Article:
By pointing the finger at pro-Trump supporters and identifying them as a domestic threat, the president of the United States wants to convince undecided voters that the November midterm elections pose an existential choice.
During the Cold War, America’s enemy was communism. In the post-9/11 era, it was Islam. Today, the United States faces a new and formidable threat: one that comes from within. A part of the country is drifting, damaging its soul, its values and its political system. That’s the conclusion drawn by Joe Biden, about 50 days before the Nov. 8 midterm elections. To characterize this threat represented by “MAGA Republicans” (an acronym of Donald Trump’s slogan, “Make America Great Again”) the president went so far as to declare on Aug. 25 that it was “like semi-fascism.”
The term is surprising. First of all, how can one be fascist by half? It seems that the president either doesn’t fully endorse his semantic audacity or else fears a complete break with this part of the American population. On the Republican side, Biden’s calculations barely registered. Everyone claimed to be offended, thus avoiding questioning the party’s inclination toward extremism. Fox News’ star host, Tucker Carlson — who legitimized on-air the racist “Great Replacement” theory supposedly threatening the white Christian population — claimed that the Democratic president’s remarks were “a declaration of war against half the country.” Yet Biden has focused at length on the toxic role of only a minority of the Republican Party. And there was never any question of war, only of a civic mobilization to defend American democracy at the ballot box.
One thing is sure since Trump left the White House: The former president is a danger to American democracy. The House Select Committee to Investigate the January 6th Attack on the United States Capitol has articulated a damning political indictment, showing that Trump tried to prevent a peaceful transition of power and organized a campaign of lies and intimidation to that end, leading to the assault on the Capitol. His contempt for the rule of law, the key role he played in the rise of verbal violence, and his complacency when it comes to calls for physical violence are well documented. The more his legal troubles worsen, the more it becomes clear that he pushes ahead regardless. He no longer just blinks at the conspiracy movement QAnon. At a rally in Pennsylvania on Sept. 3, he called Biden an “enemy of the state” and federal investigators “vicious monsters.”
A generation of activists, candidates and elected officials have emerged in Trump’s wake. They have developed a type of political stance and identity that separates them from the traditional Republican apparatus, seen as a club of soft traitors, and from the “enemy” side that demonized world of “leftists,” Democrats, teachers, trade unionists, homosexuals and lax proponents of delinquency and immigration. According to the site FiveThirtyEight, among the 552 Republican candidates running for office in November, 201 outright reject the outcome of the last presidential election. Faced with such a situation, in which Grand Old Party officials, with rare exceptions, have become both clients and hostages, the Democratic base has long expected the White House to get tough.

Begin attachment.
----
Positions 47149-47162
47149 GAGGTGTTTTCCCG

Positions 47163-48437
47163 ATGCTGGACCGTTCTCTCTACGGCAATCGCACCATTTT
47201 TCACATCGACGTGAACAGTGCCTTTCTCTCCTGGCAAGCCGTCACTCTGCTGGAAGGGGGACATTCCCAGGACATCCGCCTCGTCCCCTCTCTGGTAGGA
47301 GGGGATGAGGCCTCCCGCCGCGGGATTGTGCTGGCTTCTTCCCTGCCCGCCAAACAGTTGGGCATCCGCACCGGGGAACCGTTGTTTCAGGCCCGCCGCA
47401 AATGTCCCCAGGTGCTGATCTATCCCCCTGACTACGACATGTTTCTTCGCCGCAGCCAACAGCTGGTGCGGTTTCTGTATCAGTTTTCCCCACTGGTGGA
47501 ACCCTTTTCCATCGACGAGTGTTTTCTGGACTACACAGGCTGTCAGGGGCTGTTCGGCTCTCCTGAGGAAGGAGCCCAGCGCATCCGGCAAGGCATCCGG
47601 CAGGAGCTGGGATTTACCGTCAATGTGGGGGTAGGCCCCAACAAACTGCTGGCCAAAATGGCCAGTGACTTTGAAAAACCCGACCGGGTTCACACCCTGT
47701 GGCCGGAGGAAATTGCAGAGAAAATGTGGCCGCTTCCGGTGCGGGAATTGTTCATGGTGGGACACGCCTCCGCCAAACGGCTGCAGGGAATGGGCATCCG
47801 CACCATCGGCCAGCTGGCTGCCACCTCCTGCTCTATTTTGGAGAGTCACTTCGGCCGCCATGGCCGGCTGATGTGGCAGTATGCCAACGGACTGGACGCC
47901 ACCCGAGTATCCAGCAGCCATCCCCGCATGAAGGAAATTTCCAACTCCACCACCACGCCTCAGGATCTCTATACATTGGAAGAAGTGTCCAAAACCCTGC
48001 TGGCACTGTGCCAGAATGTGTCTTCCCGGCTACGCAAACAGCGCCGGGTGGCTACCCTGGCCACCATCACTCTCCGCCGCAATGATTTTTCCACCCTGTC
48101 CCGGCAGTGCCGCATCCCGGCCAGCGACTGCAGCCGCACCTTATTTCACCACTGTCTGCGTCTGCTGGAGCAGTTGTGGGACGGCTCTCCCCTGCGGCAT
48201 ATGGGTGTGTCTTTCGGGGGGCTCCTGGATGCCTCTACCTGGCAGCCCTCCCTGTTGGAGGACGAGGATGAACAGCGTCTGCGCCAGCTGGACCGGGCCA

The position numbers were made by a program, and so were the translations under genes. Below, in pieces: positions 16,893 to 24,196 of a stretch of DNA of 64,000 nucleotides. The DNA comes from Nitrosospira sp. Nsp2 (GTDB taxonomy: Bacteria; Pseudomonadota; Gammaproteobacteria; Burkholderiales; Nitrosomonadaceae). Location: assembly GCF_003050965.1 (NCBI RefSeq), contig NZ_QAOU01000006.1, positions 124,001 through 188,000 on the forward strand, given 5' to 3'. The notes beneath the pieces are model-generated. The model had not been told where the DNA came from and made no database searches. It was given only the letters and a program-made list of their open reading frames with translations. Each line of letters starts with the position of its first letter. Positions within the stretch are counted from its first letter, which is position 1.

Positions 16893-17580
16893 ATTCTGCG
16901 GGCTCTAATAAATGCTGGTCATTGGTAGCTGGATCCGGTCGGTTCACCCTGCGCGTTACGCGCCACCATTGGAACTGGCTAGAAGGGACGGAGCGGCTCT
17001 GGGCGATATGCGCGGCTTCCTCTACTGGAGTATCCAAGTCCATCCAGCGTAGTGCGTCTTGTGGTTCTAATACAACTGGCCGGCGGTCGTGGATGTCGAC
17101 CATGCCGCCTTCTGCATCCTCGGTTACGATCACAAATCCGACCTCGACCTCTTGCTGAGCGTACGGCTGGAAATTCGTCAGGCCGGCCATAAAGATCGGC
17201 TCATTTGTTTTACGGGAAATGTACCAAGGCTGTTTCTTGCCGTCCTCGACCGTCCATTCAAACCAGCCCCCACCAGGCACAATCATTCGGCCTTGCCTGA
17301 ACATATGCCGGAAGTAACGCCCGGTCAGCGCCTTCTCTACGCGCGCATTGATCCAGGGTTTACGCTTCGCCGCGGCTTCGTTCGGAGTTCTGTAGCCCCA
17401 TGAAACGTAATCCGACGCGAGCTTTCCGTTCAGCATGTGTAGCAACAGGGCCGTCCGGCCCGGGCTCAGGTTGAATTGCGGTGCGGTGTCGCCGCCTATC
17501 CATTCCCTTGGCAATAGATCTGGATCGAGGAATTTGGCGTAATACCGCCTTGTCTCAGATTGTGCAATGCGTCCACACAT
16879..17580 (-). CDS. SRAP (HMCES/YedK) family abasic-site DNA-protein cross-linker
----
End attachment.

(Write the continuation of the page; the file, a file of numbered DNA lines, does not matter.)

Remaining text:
Even tempered as “semi-fascism,” the use of this historically charged term is meant to energize the electoral base already on board, but most importantly to convince undecided voters that the upcoming election will be existential. Biden has therefore put aside his original intentions — to reconcile the nation, to heal the wounds of the Trump era — to impose a form of referendum on American democracy and his predecessor. This calculation seems to be relevant for the time being, judging by the Democrats’ rise in the polls.
But the use of the word “fascism” confirms everyone’s convictions while maintaining the partisan stigma. It leaves two Americas ignorant about and detesting one another, when in reality there is a silent majority of pragmatic citizens on fundamental issues; a silent majority in favor of more controls and restrictions on the purchase of firearms, and of lower health care costs and the right to abortion.
Paranoia Is Met with Contempt
More broadly, it is fascinating to see how much the Democrats have given up on convincing the other, more conservative, Christian, often impoverished America and on campaigning in small, remote towns and rural areas. The paranoid prejudices cultivated by the MAGA world are often met with contempt from others. As if geographical and social separatism had also become a fact.
During her 2016 campaign, Hillary Clinton, before apologizing, referred to the “basket of deplorables” made up of half of Trump’s supporters who allegedly were “racist, sexist, homophobic, xenophobic, Islamophobic.” In 2008, the same Clinton had criticized her young rival for the presidency, Barack Obama, who had explained that in some small towns in the Midwest, decimated by deindustrialization, people “get bitter, they cling to guns or religion or antipathy to people who aren’t like them or anti-immigrant sentiment or anti-trade sentiment as a way to explain their frustrations,” he said, before immediately being criticized for elitism. His observation was not wrong. His comment was unwelcome. What has changed in 14 years? The online engagement of those “deplorables,” and the influence of those who are leading them to the brink. Biden’s bet? That the sectarian drift will doom the MAGA world to electoral defeat, leading to the implosion of the Republican Party.
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